Or are all those things considered as much earned by the machine itself as they are by the Marine inside, thus meaning that at least some of the embelishments would be left.

What do think?

Askil the Undecided
16-07-2010, 14:29
OK, so we have pretty much established that they do recover and recycle them. I was thinking more along the lines of when the occupant/pilot is dead and the machine is undamaged or at least repairable.

That brings me to the next question then.

If the previous occupant/pilot was of a suitable seniority and or experience to be given the status of a Venerable Dreadnought, then does the machine remain a Venerable Dreadnought even with a relatively unexperienced new occupant/pilot or do they strip off all the extra armour, bright sparkly bits and so on, leaving it as justa plain old normal dreadnought.

Or are all those things considered as much earned by the machine itself as they are by the Marine inside, thus meaning that at least some of the embelishments would be left.

What do think?

A venerable dread is an old pilot in an older/variant/highly tinkered dreadnought body if the pilot dies then they put another old experienced pilot in it from another body.

It's not just the hardware that is better with a ven. dread it's the experience the pilot has being a dread too. (minimising hits, adapting to standalone rather that squad tactics, fighting with dreadnought weapons etc...)

massey
16-07-2010, 14:29
I think "venerable" is simply a game term that gets assigned to them. I don't think there's actually a distinction made by the marines.

MajorWesJanson
16-07-2010, 14:54
All dreadnoughts tend to acquire bling over time, and lose it during combat to damage. Crusade for Armegeddon mentions a Black Templar dreadnought having lost a weapon arm in combat, and using a rigged up (autocannon?) until Chapter artificers managed to replace it properly.

Dreadnoughts are also semi-modular, with weapon arms being able to be switched in and out, and Sarcophagi able to be removed.

As for ranks, Dreadnoughts occupy an odd place in the heirarchy. Again, in Armegeddon, a relatively young marine is interred into a dreadnought, and later overrules his former commander and place himself on a kill team assignment. Actually my favoite moment of that book.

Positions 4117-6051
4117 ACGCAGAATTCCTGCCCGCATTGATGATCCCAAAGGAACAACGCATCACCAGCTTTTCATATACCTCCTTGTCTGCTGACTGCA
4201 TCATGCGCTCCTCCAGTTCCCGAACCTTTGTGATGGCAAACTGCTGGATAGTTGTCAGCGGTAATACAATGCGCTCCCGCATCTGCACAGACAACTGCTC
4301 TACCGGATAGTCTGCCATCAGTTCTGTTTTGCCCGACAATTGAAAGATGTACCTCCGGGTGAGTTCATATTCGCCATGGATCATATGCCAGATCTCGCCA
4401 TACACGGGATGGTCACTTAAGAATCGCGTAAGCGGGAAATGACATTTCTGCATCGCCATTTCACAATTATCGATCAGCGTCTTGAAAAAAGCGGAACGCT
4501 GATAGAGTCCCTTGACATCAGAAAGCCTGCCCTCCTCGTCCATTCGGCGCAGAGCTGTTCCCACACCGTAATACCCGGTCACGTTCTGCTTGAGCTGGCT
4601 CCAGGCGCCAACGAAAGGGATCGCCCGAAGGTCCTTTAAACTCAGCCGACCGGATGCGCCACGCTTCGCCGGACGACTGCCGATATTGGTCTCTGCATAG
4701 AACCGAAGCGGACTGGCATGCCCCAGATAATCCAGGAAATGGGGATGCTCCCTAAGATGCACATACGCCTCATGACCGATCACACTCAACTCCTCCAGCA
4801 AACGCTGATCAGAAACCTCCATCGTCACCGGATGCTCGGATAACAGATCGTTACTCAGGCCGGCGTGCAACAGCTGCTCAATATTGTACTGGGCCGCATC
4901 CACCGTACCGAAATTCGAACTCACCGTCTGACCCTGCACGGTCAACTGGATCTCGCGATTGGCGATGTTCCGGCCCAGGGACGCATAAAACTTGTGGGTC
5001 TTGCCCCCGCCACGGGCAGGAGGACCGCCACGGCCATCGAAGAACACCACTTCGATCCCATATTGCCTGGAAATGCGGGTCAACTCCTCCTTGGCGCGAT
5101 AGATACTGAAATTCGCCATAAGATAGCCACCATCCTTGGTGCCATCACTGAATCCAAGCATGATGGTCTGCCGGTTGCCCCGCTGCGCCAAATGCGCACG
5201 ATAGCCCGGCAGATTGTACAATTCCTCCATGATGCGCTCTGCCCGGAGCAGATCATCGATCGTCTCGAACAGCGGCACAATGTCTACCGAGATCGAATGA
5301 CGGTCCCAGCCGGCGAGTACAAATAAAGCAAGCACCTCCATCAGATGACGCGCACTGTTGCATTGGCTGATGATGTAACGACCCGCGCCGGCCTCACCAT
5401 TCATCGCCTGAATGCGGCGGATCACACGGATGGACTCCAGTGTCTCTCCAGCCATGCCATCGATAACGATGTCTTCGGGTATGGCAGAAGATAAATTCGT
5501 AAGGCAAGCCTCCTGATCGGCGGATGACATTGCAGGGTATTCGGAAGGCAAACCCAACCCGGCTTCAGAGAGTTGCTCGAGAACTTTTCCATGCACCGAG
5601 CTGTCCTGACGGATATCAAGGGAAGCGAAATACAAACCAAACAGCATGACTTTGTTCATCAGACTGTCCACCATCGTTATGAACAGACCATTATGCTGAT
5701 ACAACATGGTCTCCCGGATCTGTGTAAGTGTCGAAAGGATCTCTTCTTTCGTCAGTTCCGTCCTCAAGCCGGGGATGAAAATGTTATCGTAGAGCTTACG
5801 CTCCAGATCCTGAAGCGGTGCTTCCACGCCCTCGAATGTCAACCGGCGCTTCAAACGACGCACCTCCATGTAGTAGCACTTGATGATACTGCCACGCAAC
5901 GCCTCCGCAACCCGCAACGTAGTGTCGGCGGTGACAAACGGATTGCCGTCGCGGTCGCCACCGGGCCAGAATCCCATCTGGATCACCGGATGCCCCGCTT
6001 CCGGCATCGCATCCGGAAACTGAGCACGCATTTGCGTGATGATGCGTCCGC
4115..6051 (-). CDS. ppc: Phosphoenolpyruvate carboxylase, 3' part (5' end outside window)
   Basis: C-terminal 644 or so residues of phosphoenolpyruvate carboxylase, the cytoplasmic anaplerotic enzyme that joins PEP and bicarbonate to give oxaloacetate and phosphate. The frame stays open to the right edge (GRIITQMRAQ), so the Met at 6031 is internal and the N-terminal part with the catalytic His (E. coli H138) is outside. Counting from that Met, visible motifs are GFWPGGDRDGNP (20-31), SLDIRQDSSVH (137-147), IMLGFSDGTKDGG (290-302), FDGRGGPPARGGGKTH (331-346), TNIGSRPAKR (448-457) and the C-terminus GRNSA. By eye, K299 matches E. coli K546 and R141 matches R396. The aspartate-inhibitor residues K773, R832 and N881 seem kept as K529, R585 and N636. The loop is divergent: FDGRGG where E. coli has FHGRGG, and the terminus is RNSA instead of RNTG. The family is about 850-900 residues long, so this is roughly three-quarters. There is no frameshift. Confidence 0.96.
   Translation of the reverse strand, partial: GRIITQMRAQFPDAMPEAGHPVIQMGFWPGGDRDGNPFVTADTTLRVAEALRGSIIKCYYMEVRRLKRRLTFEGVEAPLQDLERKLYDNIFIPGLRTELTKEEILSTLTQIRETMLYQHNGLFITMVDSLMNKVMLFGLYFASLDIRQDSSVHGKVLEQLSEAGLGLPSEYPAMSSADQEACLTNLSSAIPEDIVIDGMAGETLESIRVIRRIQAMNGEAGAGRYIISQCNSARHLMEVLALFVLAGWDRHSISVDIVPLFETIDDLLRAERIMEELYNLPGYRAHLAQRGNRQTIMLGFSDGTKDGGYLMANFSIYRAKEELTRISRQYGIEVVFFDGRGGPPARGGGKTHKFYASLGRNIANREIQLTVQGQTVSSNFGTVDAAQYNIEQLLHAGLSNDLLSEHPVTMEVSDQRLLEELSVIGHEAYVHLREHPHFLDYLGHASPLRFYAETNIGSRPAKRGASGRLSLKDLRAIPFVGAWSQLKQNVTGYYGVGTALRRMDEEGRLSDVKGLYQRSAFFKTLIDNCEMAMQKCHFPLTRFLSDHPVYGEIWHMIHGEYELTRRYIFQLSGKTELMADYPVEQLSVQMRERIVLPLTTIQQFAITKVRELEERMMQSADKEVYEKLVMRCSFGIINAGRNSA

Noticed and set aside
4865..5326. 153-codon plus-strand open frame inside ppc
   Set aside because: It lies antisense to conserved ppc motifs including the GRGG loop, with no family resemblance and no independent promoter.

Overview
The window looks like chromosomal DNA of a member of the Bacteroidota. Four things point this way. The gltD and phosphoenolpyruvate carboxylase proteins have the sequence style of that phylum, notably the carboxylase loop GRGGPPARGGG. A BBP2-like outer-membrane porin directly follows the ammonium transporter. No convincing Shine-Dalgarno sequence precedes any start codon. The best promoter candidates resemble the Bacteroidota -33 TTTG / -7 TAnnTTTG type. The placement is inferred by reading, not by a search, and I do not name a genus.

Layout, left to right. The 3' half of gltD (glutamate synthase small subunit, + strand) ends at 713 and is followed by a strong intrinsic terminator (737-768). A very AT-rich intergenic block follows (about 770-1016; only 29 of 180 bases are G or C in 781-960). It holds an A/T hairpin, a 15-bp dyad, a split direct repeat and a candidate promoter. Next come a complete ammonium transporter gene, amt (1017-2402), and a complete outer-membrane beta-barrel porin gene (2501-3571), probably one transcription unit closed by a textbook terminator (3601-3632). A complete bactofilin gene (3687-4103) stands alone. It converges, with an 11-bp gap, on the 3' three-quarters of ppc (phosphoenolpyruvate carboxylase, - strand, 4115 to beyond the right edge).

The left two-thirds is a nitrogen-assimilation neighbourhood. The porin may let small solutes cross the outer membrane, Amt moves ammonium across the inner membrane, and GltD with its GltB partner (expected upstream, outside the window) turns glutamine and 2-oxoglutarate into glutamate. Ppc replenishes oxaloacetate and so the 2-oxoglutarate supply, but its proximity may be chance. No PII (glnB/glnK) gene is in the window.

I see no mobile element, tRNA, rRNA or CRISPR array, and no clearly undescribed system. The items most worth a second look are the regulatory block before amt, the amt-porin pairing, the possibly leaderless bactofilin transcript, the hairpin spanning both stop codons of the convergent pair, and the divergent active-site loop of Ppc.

Venerable Dreadnoughts are more of an age of a marine interred than the physical shell. Though I imagine that older Dreadnought Marines get first pick on chassis or are permenantly assigned to one. Younger dreadnought pilots may have to share chassis, perhaps taking shifts being awake and mobile, while the other users hibernate.

CasaHouse
16-07-2010, 14:58
I think "venerable" is simply a game term that gets assigned to them. I don't think there's actually a distinction made by the marines.

Exactly. Ironclad and Furioso are variants in the machine's loadout. Venerable is just a rank/experience thing. There aren't "Venerable" dreadnought shells and then "Normal" dreadnought shells. Every dreadnought shell is a chapter relic. Venerable is all about the pilot.

Model-wise, the kit was given all the extra bits and bobs to sell more stuff.

MajorWesJanson
16-07-2010, 16:03
And because it is rather hard to indicate "pilot seniority/experience" on a model, so they use bling to tell them apart :D

bobbles
16-07-2010, 19:21
I for some reason had an image of a dreadnought being crushed down and made into drink cans.

Malice313
17-07-2010, 13:37
I can't think of specific, but there is a lot of fluff along the lines of "Some parts of this ancient technology have remained in service for millenia". I figure dreadnought tech is suitably mystical for this sort of pulp.

Col. Tartleton
17-07-2010, 15:49
The dreads are as a rule addressed by the name of the suit itself, but countless fallen warriors will have served under the name. There are a limited number of dreadnoughts, but probably lots of sarcophagi.

CasaHouse
17-07-2010, 18:33
The dreads are as a rule addressed by the name of the suit itself, but countless fallen warriors will have served under the name. There are a limited number of dreadnoughts, but probably lots of sarcophagi.

Where is this written?

It seems the total opposite of what Marines would normally do. Completely writing off the name of the venerable warrior who was too stubborn to die in favor of calling him "Ford" or "Chevy" or what have you.

I'm actually pretty sure the shell has a name, but they refer to the dreadnought by the name of the pilot. Examples being Bjorn and Tycho.

Green-is-best
17-07-2010, 18:55
Where is this written?

It seems the total opposite of what Marines would normally do. Completely writing off the name of the venerable warrior who was too stubborn to die in favor of calling him "Ford" or "Chevy" or what have you.

I'm actually pretty sure the shell has a name, but they refer to the dreadnought by the name of the pilot. Examples being Bjorn and Tycho.


Yeaaah.... This pretty obviously the case. Bjorn, Tycho, Angelos. Don't let Tankred and his enduring fool you.

SharpSilver
17-07-2010, 18:57
The dreads are as a rule addressed by the name of the suit itself, but countless fallen warriors will have served under the name. There are a limited number of dreadnoughts, but probably lots of sarcophagi.

Like what was said after your post, that's not true.

The Dreadnought itself is not labelled anything. The Dreadnought is an extension of the pilot inside. If a Brother Bob was mutilated and then placed inside one, he would still be called 'Brother Bob'.